Bruno Ciancio, the head of disease surveillance at the center, said he was concerned that some of the worst-hit countries now — including the Czech Republic, Poland and Bulgaria — were not as affected this spring, and may not have expanded their hospital capacity or intensive care units.

“The signals were all there in September,” said Mr. Ciancio. “At this point it’s very important that all member states prepare their hospitals to deal with the increase in demand that is coming.”

Hospitalization rates are a key measure of the pandemic’s severity. The rates rise and fall days or weeks behind the tallies of new infections. But infection figures depend heavily on each country’s testing capacity, while seriously ill people tend to enter hospitals whether they have been tested for the virus or not.

Europe’s current wave of infection is due in part to the relative normalcy it experienced this summer. Unlike the United States, where the epidemic rose to a second peak in July and a third peak this month, travelers moved around Europe, college students returned to campus and many large gatherings resumed, all while the virus kept spreading.

Now hospitals are scrambling to prepare for an onrush of Covid-19 patients, at a time when bed and intensive care capacity will already be under strain during the winter flu season.

Europe’s Second Wave

Hospitalized Covid-19 patients per 100,000 people

In Poland, the government converted the country’s largest stadium into a temporary field hospital with room for 500 patients. Hospitals in France, especially in the Paris area, have started to postpone non-emergency surgeries, while others have called back staff on leave. More than one-fifth of Spain’s intensive care beds are occupied by Covid-19 patients, and in Madrid, that figure is closer to 40 percent.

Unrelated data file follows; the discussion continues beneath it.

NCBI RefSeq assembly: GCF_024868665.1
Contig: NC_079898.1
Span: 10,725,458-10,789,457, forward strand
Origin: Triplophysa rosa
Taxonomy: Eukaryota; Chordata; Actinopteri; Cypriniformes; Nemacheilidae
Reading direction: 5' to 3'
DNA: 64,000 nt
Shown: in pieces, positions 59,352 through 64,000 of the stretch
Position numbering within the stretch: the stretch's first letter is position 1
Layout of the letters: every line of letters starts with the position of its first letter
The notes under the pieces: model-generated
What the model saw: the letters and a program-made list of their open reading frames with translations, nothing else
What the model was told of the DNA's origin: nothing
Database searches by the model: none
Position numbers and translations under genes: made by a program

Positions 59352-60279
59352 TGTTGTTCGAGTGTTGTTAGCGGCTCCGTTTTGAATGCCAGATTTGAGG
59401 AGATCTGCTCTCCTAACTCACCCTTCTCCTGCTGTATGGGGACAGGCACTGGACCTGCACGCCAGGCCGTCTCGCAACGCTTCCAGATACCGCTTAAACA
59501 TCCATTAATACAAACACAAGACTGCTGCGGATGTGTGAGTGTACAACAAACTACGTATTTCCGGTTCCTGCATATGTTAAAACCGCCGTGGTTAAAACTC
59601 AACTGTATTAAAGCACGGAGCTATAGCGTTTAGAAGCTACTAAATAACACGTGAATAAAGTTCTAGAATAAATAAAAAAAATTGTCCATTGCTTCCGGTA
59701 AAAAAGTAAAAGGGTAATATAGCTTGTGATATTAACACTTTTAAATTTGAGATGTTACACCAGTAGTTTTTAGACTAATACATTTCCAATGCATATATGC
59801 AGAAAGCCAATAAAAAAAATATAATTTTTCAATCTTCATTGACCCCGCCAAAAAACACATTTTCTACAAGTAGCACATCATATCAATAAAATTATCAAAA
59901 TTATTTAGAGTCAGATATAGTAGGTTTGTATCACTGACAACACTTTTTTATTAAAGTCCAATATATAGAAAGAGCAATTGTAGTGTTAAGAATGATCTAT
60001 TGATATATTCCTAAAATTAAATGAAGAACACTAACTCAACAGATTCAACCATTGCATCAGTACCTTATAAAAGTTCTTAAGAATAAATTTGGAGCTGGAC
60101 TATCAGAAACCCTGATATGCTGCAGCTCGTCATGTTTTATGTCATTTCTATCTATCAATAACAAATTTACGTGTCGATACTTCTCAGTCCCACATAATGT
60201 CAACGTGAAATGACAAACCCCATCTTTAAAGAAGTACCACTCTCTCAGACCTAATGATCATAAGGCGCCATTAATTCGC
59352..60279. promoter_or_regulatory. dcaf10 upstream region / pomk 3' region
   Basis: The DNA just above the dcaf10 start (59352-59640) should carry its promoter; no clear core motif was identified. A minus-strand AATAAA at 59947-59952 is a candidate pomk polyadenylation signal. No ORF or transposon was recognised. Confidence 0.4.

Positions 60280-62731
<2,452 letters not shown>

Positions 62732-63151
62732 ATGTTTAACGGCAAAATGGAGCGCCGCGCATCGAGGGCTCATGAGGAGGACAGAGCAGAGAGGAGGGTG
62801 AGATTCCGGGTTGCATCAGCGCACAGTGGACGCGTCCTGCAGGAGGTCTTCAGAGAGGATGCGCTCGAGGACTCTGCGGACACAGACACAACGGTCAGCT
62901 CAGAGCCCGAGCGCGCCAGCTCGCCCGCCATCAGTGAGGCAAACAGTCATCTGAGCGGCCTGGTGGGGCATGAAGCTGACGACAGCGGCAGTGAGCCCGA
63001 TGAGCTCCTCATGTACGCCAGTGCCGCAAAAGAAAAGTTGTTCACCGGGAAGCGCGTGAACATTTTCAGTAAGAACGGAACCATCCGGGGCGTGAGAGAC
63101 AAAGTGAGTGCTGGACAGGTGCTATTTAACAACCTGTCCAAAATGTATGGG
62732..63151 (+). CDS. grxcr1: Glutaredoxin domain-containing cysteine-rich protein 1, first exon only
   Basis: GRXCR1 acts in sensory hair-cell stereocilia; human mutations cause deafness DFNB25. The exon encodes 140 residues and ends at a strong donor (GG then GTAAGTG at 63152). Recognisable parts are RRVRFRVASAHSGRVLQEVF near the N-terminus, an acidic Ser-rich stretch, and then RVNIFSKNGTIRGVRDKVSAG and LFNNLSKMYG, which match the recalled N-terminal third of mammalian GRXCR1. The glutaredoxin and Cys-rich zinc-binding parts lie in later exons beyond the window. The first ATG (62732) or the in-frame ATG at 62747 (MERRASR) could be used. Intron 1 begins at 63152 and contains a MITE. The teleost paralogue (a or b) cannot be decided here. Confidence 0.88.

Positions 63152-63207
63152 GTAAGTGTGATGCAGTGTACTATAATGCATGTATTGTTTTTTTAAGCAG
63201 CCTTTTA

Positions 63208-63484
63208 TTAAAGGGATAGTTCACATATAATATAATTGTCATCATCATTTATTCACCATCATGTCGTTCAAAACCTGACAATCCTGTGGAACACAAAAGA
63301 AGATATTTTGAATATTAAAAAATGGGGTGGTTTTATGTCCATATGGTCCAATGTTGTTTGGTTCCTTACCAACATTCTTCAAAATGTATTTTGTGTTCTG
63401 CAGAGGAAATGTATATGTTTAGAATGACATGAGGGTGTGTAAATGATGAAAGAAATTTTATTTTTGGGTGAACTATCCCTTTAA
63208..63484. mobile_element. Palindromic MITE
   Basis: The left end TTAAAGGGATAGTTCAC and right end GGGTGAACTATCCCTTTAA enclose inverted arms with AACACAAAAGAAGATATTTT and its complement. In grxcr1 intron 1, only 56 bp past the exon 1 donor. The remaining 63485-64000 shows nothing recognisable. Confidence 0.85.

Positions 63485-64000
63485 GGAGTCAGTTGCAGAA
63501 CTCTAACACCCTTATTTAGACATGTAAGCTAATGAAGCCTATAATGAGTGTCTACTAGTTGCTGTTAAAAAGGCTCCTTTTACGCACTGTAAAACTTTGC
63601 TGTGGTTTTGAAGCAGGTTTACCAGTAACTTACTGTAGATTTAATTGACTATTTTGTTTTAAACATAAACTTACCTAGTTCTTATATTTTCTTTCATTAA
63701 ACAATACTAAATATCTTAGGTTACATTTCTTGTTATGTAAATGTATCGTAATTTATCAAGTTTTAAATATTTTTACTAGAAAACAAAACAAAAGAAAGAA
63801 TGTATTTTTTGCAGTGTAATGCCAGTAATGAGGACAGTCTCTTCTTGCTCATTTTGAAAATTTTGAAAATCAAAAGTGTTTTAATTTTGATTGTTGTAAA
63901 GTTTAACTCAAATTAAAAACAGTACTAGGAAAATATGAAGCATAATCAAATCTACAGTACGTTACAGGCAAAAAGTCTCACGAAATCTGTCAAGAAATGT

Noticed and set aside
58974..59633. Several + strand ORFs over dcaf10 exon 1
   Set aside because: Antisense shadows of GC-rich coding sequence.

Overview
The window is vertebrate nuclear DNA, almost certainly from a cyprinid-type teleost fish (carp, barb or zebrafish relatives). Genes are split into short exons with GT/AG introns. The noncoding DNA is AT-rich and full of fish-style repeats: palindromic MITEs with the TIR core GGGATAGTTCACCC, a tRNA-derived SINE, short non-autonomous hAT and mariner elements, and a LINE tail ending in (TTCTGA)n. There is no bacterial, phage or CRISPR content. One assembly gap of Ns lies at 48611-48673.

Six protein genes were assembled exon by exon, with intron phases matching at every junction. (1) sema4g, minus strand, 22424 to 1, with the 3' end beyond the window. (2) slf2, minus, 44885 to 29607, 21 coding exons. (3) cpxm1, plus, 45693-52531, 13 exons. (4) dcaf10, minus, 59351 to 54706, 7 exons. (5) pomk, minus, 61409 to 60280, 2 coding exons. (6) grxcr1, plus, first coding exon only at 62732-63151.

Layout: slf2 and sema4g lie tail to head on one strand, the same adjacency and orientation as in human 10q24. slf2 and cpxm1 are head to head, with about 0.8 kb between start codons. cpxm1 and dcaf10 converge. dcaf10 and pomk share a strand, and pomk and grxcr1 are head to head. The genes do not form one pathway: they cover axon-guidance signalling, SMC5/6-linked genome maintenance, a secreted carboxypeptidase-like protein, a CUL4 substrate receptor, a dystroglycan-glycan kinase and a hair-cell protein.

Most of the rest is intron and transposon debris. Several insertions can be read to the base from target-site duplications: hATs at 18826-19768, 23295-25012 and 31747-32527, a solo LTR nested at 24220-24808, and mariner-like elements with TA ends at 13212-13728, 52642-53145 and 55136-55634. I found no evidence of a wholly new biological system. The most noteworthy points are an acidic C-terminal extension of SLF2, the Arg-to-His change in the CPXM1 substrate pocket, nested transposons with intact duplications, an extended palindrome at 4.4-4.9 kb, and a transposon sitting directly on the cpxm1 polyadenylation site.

And in the Czech Republic — where the current hospitalization rate surpasses the worst period in Britain — physicians are worried about a shortage of staff. “In some regions, about 10 percent of the medical staff is either already infected or in quarantine,” said Petr Smejkal, the chief of infectious diseases and epidemiology at the Institute of Clinical and Experimental Medicine in Prague.

Mr. Smejkal said the country also lacks specialty workers like respiratory therapists, and that most nurses are not trained to operate ventilators. “I am most worried about personnel, and keeping a safe ratio of doctors to patients and nurses to patients,” he added.

There is hope that no place will experience the level of death that Bergamo, Italy, New York City and Madrid suffered this spring. How the virus spreads is better understood now, and treatments have improved, giving sick people a better chance of survival. Testing has expanded across Europe, allowing countries to identify outbreaks earlier, when they are easier to contain.

But it is unclear how successful those control measures will be, or if political resistance and collective exhaustion over new restrictions will make it harder to get the virus under control for a second time.

Deaths in most of Europe remain at a fraction of the levels seen in the spring. But they have ticked slowly upwards over the last several weeks, and they tend to lag hospitalizations by about a month. Experts say additional increases in deaths are likely over the next couple of weeks.

Covid-19 deaths are slowly ticking back up

Deaths per one million people over the last 14 days

Albania

Mar. 1Oct. 21
Last two
weeks

Source: The New York Times. Shows countries with at least 1 million people.